Once the United States has established the Powell requirements, "those opposing enforcement of a summons... bear the burden to disprove the actual existence of a valid civil tax determination or collection purpose by the [IRS].... Without doubt, this burden is a heavy one." United States v. LaSalle Nat'l Bank, 437 U.S. 298, 316 (1978); see also Lidas, Inc. v. United States, 238 F.3d 1076, 1082 (9th Cir. 2001) ("[T]he taxpayer bears a heavy burden to rebut the presumption of good faith...") (citation and quote marks omitted); United States v. Jose, 131 F.3d 1325, 1328 (9th Cir. 1997) (en banc) (taxpayer's burden in opposing enforcement of IRS summons requires production of specific facts and evidence).

Petitioner has submitted the Declaration of Revenue Officer Jennifer Pardue. (Doc. 1-1). The Court finds the declaration satisfies the Powell requirements and demonstrates that the United States is entitled to enforcement of the Summons.

Based on the foregoing,

IT IS HEREBY ORDERED that Respondent Jeffrey G. Sharp appear before the United States District Court for the District of Arizona in that branch thereof presided over by the Honorable James A. Teilborg, the undersigned, in the Sandra Day O'Connor United States Courthouse, located at 401 West Washington Street, Phoenix, Arizona 85003, 5th Floor, Courtroom No. 503, on Wednesday, September 25, 2013, at 11:30 a.m., to show cause why Mr. Sharp should not be compelled to comply with the Internal Revenue Service Summons served on him by Revenue Officer Jennifer Pardue as set forth in the petition.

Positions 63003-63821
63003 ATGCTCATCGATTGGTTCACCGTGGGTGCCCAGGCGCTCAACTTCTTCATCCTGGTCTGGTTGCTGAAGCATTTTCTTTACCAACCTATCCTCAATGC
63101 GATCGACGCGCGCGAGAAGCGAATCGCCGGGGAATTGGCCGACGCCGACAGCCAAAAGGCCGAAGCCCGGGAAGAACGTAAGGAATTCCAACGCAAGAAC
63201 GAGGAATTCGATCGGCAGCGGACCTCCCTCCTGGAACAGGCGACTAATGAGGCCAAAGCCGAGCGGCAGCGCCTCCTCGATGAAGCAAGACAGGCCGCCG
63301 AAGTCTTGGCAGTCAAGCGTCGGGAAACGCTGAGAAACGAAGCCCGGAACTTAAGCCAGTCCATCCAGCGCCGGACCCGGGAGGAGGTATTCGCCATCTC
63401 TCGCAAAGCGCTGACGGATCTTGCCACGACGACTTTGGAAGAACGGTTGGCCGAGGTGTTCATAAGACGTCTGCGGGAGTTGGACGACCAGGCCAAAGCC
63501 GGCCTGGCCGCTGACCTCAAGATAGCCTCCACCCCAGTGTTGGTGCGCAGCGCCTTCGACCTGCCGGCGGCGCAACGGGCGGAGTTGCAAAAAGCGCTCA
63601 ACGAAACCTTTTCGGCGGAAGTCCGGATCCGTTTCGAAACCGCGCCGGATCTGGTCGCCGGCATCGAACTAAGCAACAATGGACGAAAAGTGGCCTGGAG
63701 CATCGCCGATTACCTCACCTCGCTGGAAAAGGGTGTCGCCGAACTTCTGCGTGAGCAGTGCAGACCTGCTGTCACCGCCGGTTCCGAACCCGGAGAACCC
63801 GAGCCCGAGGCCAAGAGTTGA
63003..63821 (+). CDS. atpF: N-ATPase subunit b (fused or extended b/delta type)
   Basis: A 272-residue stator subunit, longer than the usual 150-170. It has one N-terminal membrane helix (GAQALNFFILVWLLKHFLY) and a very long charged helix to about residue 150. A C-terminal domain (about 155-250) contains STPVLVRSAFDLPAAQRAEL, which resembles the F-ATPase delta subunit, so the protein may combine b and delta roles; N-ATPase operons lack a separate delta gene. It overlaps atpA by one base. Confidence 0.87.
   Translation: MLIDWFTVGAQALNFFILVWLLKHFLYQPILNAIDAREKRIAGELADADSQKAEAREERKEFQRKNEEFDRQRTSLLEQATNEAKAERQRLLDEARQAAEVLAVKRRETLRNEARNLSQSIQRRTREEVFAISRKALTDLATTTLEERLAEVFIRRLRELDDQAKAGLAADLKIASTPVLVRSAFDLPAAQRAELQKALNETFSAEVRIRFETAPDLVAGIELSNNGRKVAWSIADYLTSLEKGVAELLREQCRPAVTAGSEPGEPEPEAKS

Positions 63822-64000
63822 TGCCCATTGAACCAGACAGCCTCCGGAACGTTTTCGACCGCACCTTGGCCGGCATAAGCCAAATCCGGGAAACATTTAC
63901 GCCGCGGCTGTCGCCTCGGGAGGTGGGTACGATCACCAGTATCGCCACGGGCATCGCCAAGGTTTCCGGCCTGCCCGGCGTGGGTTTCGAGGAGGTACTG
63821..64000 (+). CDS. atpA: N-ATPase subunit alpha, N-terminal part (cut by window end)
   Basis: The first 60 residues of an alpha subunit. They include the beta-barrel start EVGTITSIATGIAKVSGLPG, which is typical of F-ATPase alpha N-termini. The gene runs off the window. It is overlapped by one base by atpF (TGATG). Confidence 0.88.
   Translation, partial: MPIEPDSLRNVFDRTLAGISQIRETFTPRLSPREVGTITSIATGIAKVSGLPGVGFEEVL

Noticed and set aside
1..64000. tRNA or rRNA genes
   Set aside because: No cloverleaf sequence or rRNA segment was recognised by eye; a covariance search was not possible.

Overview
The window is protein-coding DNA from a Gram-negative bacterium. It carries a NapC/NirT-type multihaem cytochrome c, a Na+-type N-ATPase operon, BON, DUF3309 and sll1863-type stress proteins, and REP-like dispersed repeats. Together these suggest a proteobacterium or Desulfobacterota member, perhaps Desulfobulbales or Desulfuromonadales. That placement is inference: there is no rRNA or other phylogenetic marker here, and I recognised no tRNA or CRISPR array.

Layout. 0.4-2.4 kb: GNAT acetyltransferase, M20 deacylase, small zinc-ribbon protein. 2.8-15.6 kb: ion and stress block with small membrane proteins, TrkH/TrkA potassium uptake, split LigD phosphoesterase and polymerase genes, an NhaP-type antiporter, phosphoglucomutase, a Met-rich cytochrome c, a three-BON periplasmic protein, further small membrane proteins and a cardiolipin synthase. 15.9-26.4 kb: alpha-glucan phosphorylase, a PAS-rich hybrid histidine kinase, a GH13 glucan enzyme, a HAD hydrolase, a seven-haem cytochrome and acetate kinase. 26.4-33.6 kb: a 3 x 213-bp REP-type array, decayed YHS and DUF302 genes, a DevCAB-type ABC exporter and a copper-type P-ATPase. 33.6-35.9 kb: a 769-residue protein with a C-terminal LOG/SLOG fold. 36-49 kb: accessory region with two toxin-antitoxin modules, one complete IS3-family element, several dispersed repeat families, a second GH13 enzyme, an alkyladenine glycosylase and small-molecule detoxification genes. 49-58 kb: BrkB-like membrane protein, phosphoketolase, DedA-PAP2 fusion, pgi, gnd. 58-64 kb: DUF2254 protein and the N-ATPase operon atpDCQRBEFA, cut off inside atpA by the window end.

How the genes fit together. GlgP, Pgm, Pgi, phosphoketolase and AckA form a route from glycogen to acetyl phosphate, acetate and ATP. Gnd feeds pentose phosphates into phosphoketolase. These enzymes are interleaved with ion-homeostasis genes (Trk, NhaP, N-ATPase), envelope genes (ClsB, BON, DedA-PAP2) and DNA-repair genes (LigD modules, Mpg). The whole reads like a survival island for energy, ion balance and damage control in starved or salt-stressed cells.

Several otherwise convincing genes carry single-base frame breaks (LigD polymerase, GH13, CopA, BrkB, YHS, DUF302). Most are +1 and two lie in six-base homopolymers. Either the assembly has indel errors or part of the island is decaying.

IT IS FURTHER ORDERED that a copy of this order, together with one copy each of the Petition to Enforce Internal Revenue Service Summons (Doc. 1), the Declaration of Revenue Officer Jennifer Pardue (Doc. 1-1), the Notice of Availability of a United States Magistrate Judge to Exercise Jurisdiction (Doc. 2), and the Motion for Order to Show Cause (Doc. 3), shall be personally served on Mr. Sharp by an official of the Internal Revenue Service within fourteen (14) days of the date of this Order. Alternatively, the documents may be served on Mr. Sharp's attorney within fourteen (14) days of the date of this Order if his attorney agrees to accept service on Mr. Sharp's behalf.

IT IS FINALLY ORDERED that within fourteen (14) days of service of copies of this Order and the foregoing pleadings, Mr. Sharp shall file with the Clerk of the Court and serve on the United States Attorney a written response to the petition. Any defenses to the petition or motion Mr. Sharp desires to make in opposition to the petition shall be made in this written response and shall be supported by appropriate affidavits. Within seven (7) days of service of any written response filed by Mr. Sharp, the United States may file an optional reply. Only those issues raised by motion or brought into ...